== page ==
It’s no secret that Google’s efforts in the wearables market have struggled at times, but with Wear OS (formerly Android Wear) transitioning into its third major iteration, there’s renewed interest from Google and smartwatch makers alike to ensure that this time the platform succeeds.
Much like Google’s relationship with Android – before it started producing Nexus, and later, Pixel-branded smartphones – the company builds and distributes Wear OS to OEMs (original equipment manufacturers), who then load it onto their hardware to sell (i.e. Google doesn’t make smartwatches itself).
Despite a myriad of prominent brands producing smartwatches running on Android Wear/Wear OS (such as Huawei, LG, Motorola, Sony and many more), whether due to weak performance or poor app support, the platform itself failed to capture the attention of buyers who instead continue to flock to Apple’s, Samsung’s and Garmin’s wearables (based on Q2, 2021 market share figures from Strategy Analytics).
Right now, however, pieces appear to be falling into place in such a way that Wear OS 3 has perhaps the best shot yet at actually succeeding where previous iterations of the platform failed.
Samsung serves as the obvious spearhead in this situation, with the newly-launched Galaxy Watch 4 Series being the first set of devices to utilise the newly-updated Wear OS platform.
The one stumbling block here – in terms of how well the move to Wear OS 3’s has been executed – is that the Watch 4 line runs ‘Wear OS powered by Samsung’ – a specialised fork of Wear OS 3 that more closely acts and behaves likes Samsung’s existing Tizen-powered smartwatch experience, right down to the lack of Google Assistant support (at launch, at least).
Nonetheless, Wear OS 3 is the byproduct of a collaboration between Google and Samsung, so the fact that it’s so competent on the Watch 4 bodes well for the vanilla Wear OS 3 experience set to arrive on other watches down the line.
Samsung’s sway in the smartwatch market is also an undeniable boon for the wearable platform’s success, with the South Korean company’s timepieces occupying the number two wearables spot globally for the past few years (behind Apple) and suggesting an army of brand-loyal fans.
Then there’s Google’s acquisition of Fitbit, which completed at the start of 2021. The company known for its band-style fitness trackers (most recently, the Charge 5) promised “premium smartwatches based on Wear” during the unveiling of Wear OS 3 at Google I/O 2021.
Despite losing market share to the Apple Watch since release, like Samsung, it also commands a faithful user base of some 31 million active users (those using its products at least once a week, by Fitbit’s definition), all of whom could potentially make the jump to a Fitbit-branded Wear OS 3 smartwatch, if one were to materialise.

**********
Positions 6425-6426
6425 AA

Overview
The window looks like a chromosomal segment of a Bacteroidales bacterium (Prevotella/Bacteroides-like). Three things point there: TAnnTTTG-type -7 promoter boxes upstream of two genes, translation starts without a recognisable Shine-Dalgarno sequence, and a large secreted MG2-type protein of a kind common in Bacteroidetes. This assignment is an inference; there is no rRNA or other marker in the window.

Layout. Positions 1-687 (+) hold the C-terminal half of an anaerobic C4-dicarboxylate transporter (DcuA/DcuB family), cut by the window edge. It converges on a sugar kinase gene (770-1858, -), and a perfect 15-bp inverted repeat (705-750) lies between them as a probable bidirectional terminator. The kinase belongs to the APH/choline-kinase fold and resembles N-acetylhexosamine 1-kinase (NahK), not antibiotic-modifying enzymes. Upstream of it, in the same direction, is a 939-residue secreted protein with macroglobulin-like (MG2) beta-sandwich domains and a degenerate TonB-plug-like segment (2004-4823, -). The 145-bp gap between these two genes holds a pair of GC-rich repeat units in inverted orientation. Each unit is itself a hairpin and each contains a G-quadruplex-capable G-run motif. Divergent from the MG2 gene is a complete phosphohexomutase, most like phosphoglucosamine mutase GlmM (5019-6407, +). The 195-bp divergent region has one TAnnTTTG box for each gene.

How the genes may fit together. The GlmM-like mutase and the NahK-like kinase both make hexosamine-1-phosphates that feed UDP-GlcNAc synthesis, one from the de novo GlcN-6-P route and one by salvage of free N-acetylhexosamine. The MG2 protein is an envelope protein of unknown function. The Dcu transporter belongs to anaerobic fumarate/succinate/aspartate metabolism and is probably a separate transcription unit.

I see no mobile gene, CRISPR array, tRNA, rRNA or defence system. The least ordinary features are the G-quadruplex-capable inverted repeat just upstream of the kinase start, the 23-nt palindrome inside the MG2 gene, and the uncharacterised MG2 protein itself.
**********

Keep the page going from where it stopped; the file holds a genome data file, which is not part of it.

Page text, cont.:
For all of the stress and strain the pandemic has exerted on the global economy over the past 18 months or so, the smartwatch market has actually shown significant growth in that time; with health features serving as a prime driving force behind the product category’s success (making the likes of Fitbit a great fit for Wear OS 3).
Perhaps the biggest challenge facing Wear OS 3’s launch isn’t finding manufacturers or a customer base to adopt it – as there’s clear potential for both – but rather holding people’s attention.
With the exception of the Galaxy Watch 4 line (and its unique flavour of Wear OS), the only other products we currently know of set to run Wear OS 3 are existing offerings from the likes of Mobvoi’s TicWatch line and Fossil’s new Gen 6 watch family, all of which currently run on Wear OS 2.
The kicker is that, in Google’s own words, the jump to Wear OS 3 for such devices won’t be made available until “mid to second half of 2022” at the earliest. It’s for this reason that the arrival of the long-rumoured Pixel Watch isn’t now expected until sometime later into 2022, rather than alongside this year’s Pixel 6 smartphones.
There’s every chance that brand new Wear OS 3-powered watches will arrive sooner than these existing wearables with their promised H2 2022 update, but that level of uncertainty detracts from the excitement and potential that the arrival of Wear OS 3 brings.
Ultimately, Google has the clearest picture of Wear OS 3’s timeline and how it uses that information will make or break the impact the wearable platform’s arrival has on the smartwatch market going forward.
If it succeeds, Wear OS 3 will likely have replaced Tizen as Samsung’s wearable OS of choice in the long-term, Fitbit fans will be able to enjoy a raft of new features and functionality beyond what the company’s existing trackers offer and OEMs like Mobvoi and Fossil will continue to push out a broad variety of smartwatches, safe in the knowledge that the software they run can compete with the market’s best in a way previous iterations fell down.
On the flip side, if Wear OS 3 fails to gain traction over the next year or so, it’s in the hands of a company that’s no stranger to killing off products that don’t pull their weight. In many ways it’s something of a miracle that Wear OS has lasted as long as it has, considering its lukewarm reception up until this point. Either way, we don’t have (too) long to find out its fate.